• Captions. Captions are indexed by YouTube and Google and are used as signals; also good for the hearing impaired. Don’t force optimization in your captions, before you produce the video, do the keyword research first, then write your scripts.
  • Activity feed. Mass communicate with your friends and subscribers.

Third-Party Tools

  • Avoid features that automate liking or disliking, try to simulate video watching, that spam comments and users’ inboxes.
  • Look for features that find users, related channels, visibility and engagement levels.

Grant Crowell is last. He is having us switch gears and talk about a topic that may have never been talked about before at a conference. It’s the legal side of video.

He found a lot of legal issues going on with YouTube and users. He said a lot of people’s accounts are being cancelled because they aren’t following the guidelines. No one really pays attention to it.

Consequences include video removal, account cancellation, loss of business, civil lawsuits, criminal charges. Anyone can complain about your videos, too. Your competition can be one of them.

He said someone is actually facing court time for a YouTube prank. His name is Evan Emory [you can Google it].

Check out YouTube legal resources. The terms of service is one place to explore.

Who owns the video – you or YouTube? YouTube doesn’t take away ownership. But, you have granted them all the rights to use it however you want. You can file online with the U.S. Copyright office if you’re concerned about copyright infringement.

If YouTube is an important part of your business, talk with an attorney in the media space. He is talking about a free legal video webinar by Saper Law Offices.

Questions and Answers

Aparna Chennapragada is from Google and she is going to participate in the Q&A session. First, she wants to share a couple thoughts.

She says video is very exciting, but very early and a lot of chaos still. It’s tricky, the hard part is that there is very little text Meta data. As a content provider, think carefully about the information you can provide about the video so that it can be presented for any given query.

Q: Chris is talking about some of the video sites being content farms and how the Google algo update recently hasn’t affected them, what are you seeing?
A: Aparna says Google factors in Universal Search in the quality algorithm.

 

Moderator: Chris Sherman, Executive Editor, Search Engine Land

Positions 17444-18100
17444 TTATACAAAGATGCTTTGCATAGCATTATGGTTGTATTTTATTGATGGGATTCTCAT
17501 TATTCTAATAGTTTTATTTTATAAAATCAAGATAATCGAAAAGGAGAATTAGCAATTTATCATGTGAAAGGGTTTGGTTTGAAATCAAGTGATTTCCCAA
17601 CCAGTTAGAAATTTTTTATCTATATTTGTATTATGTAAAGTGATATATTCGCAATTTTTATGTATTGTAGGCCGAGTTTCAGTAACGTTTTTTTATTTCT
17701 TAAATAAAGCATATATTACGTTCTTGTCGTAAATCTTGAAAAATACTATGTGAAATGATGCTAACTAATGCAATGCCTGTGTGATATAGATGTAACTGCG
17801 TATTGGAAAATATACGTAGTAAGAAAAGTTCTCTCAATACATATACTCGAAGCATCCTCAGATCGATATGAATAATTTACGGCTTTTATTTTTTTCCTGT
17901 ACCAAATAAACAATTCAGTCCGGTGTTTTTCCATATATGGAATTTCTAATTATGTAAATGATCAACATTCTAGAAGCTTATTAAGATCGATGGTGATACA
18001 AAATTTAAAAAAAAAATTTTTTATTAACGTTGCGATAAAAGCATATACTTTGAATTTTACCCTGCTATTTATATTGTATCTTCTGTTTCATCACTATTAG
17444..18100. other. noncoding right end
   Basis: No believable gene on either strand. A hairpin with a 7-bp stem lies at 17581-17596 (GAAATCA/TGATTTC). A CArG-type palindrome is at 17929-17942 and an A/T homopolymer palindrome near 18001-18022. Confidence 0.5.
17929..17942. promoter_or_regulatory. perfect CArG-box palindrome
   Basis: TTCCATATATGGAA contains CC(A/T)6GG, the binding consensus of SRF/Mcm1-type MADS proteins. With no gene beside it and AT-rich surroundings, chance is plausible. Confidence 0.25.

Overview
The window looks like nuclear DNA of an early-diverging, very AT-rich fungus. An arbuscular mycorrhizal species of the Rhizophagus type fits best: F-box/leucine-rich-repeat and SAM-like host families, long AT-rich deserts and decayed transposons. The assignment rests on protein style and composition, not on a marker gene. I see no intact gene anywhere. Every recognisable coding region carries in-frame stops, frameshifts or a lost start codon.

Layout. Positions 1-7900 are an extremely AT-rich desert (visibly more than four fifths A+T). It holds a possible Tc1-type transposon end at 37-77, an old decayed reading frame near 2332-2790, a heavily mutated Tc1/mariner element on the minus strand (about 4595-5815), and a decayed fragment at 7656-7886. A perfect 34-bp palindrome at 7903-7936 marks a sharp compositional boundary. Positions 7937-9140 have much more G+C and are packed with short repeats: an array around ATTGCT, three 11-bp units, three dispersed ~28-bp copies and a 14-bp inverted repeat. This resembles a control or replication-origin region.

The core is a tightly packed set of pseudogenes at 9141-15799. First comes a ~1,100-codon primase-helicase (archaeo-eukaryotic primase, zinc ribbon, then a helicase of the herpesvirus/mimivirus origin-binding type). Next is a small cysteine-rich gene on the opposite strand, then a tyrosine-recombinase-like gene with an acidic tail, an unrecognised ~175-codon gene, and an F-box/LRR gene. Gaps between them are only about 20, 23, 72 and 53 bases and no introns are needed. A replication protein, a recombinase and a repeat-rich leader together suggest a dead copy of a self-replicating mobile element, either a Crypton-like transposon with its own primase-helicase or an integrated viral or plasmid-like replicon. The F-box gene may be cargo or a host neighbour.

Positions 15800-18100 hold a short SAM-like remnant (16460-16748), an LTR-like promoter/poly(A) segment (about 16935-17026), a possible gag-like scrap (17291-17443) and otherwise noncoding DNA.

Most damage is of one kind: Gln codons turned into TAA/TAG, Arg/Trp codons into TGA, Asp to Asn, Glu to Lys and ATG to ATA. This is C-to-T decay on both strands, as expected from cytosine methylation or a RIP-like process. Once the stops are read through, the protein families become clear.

Speakers:

Aparna Chennapragada, Product Manager for Google Video Search, Google
Grant Crowell, Senior Analyst, ReelSEO
Jeff Martin, Dir Search Marketing, TouchStorm
Eric Papczun, VP SEO & Feeds, Performics
Manny Rivas, Online Marketing Account Manager, aimClear

 

Chris introduces Eric Papczun. He says let’s talk about “winning.” And we are starting with an autotune video featuring Charlie Sheen. [OMG, hilarious. Looks like it’s the same people who did the Bed Intruder song. Yep, he just confirmed it. Well that was a nice little afternoon pick-me-up.]

 

He uses this video as an example of how something can go viral and the power of it. He doesn’t know if Sheen is winning in all this, but he knows that YouTube is. YouTube is No. 5 on the list for where users go for content consumption.

 

You have to do something that moves people.

 

He is showing another video by Arcade Fire. The video pulls images from your own hometown, your own house. It’s a compelling video that asks the users to participate in the way the video plays out. It’s interactive. It really struck a chord in viewers. It’s at the heart of creating something that moves audiences.

 

Optimize your videos and perform video SEO.

 

  • Two minutes seem to be the right amount of time.
  • Nail your titles
  • Enable sharing and social components

 

[There was more but he is fast! You can learn more from recent articles in our SEO Newsletter on video optimization.]

 

More Tips and Facts

 

  • YouTube ads are very targeted, very effective.
  • Twenty-seven percent of YouTube sessions contain search queries.
  • Create brand channels.
  • Own the YouTube home page for 24 hours through advertising.
  • YouTube is the No. 1 video site for mobile.

 

Audience Targeting

 

  • Age
  • Gender
  • Geography
  • Behavior
  • Language

 

Content Targeting

 

  • Connect ads to keywords, buzz (hot topics)
  • Individual videos and channels
  • Packaged content

 

You have to mingle with your consumers.

 

He says the best example is the Old Spice campaign. He is showing the response from the Old Spice guy to Kevin Rose (founder of Digg).

 

Then finally, measure.

 

He says to get into the analytics and find out how to measure your campaign.